Sitting atop the AAOIFI Shariah Advisory Board is a man that is no stranger to regular, long-time readers of SFW: Muhammad Taqi Usmani.
Usmani is one of the most prolific Shariah scholars in the world of finance. He receives compensation from dozens of banks and investment firms.
Before cashing in with the private sector, Usmani was a Shariah judge on the Supreme Court of Pakistan for 20 years.
Usmani is also a complete Jihadist.
In September 2001, Usmani was part of a small delegation of clerics known to be sympathetic to the Taliban in Afghanistan and travelled there to ostensibly convince Mullah Omar, the leader of the Taliban, to turn over Osama Bin Laden to the United States. Information leaked later by some of the clerics present at the meeting indicates that the delegation may have, in fact, tried to stiffen the Taliban’s will to resist.
Usmani is a prolific writer in Urdu, Arabic and English, having published dozens of books and countless articles.
Among his books available in English is a vitriolic attack on Christianity called “What is Christianity” and a broadside against the West and modernity called “Islam and Modernism.”
Here is one particularly revealing quote from “Islam and Modernism:”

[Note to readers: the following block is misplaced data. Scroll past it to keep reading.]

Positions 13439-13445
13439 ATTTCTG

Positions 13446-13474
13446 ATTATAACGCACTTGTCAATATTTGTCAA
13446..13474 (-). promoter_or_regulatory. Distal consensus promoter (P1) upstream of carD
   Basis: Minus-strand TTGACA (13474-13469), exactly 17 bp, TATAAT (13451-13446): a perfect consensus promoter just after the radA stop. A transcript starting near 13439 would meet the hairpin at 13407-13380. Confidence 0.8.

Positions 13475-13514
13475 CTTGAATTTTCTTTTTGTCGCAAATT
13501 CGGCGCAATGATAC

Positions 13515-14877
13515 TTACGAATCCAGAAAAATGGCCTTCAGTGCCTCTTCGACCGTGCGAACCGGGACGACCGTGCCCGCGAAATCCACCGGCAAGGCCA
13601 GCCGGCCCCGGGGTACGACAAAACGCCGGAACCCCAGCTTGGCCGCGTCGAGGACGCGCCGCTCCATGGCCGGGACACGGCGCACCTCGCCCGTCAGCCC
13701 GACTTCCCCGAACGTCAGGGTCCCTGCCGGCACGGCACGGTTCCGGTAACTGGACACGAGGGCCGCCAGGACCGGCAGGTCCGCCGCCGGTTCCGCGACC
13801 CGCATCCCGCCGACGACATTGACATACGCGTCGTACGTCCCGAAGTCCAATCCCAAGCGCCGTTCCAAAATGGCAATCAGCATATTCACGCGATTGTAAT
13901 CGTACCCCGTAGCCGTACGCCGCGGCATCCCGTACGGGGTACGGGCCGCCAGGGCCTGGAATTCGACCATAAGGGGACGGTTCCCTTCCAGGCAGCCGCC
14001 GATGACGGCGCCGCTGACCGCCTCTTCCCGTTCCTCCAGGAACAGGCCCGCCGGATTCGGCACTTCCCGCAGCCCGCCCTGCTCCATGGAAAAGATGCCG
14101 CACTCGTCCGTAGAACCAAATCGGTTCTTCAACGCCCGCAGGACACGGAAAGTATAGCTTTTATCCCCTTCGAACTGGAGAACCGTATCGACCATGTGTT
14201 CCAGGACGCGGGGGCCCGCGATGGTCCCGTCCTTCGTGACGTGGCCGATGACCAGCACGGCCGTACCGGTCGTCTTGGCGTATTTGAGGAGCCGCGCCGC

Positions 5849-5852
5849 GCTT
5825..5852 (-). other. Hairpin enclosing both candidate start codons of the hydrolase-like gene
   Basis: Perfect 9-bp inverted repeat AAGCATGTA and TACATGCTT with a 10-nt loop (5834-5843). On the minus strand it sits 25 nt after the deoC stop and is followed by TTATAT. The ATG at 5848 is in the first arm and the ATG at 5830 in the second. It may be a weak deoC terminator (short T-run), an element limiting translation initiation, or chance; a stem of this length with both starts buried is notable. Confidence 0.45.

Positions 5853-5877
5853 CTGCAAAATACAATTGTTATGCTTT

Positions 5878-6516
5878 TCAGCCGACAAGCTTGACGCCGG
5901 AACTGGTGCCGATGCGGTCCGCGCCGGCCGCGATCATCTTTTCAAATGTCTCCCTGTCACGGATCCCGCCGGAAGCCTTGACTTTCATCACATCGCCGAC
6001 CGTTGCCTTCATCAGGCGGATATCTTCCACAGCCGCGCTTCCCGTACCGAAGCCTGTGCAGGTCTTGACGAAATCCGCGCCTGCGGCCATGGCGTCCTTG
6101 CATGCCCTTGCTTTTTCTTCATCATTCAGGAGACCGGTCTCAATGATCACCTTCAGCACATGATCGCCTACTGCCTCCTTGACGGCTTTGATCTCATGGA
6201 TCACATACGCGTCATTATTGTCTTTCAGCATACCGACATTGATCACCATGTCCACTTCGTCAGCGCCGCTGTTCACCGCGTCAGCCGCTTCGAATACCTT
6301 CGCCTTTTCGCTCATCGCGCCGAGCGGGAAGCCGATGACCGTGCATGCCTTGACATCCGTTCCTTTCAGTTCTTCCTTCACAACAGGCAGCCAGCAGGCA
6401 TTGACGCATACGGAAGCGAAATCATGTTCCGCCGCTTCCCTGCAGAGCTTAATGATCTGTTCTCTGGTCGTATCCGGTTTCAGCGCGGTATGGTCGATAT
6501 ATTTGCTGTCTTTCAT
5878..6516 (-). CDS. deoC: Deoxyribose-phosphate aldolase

“Killing is to continue until the unbelievers pay jizyah (subjugation tax) after they are humbled or overpowered.”
Usmani is well-known for his uncompromising views on the mandatory nature of conducting offensive jihad against non-Muslims “in order to establish the supremacy of Islam” worldwide.
Usmani also complained bitterly at the lack of martyrs to combat American forces in Iraq:
“No one is found having any desire of Shahadah (martyrdom). How many mothers are there who want to sacrifice their sons for the cause of Islam? How many sisters are there who want to say goodbye to their brothers departing to wage jihad against non-believers?”
Usmani referred to Americans in Iraq as “stinking atheists” and “the worst ever butchers and vultures of the world” who are “clawing off the flesh of bodies of innocent Iraqi Muslims.”
According to what Usmani has said and written, aggressive jihad against unbelievers is an Islamic obligation and, as such, does not need any justification.
“For a non-Muslim state to have more pomp and glory than a Muslim state itself is an obstacle, therefore to shatter this grandeur is among the greater objectives of jihad.”
Under Pakistani dictator General Zia al-Haq (1977-1988), who was also a zealous advocate of Shariah, Usmani played a key role in the introduction of the Shariah-based punishment code known as the Huddud Ordinance, as well as blasphemy laws and other Shariah injunctions, to the huge detriment of Pakistani justice and civil liberties to this day.
Men like Usmani form the foundation of the industry described in the New York Times article. This alone should be troubling and should at least attract the curiosity of journalists. Then again, I’m not sure the folks at the New York Times can be properly termed “journalists.”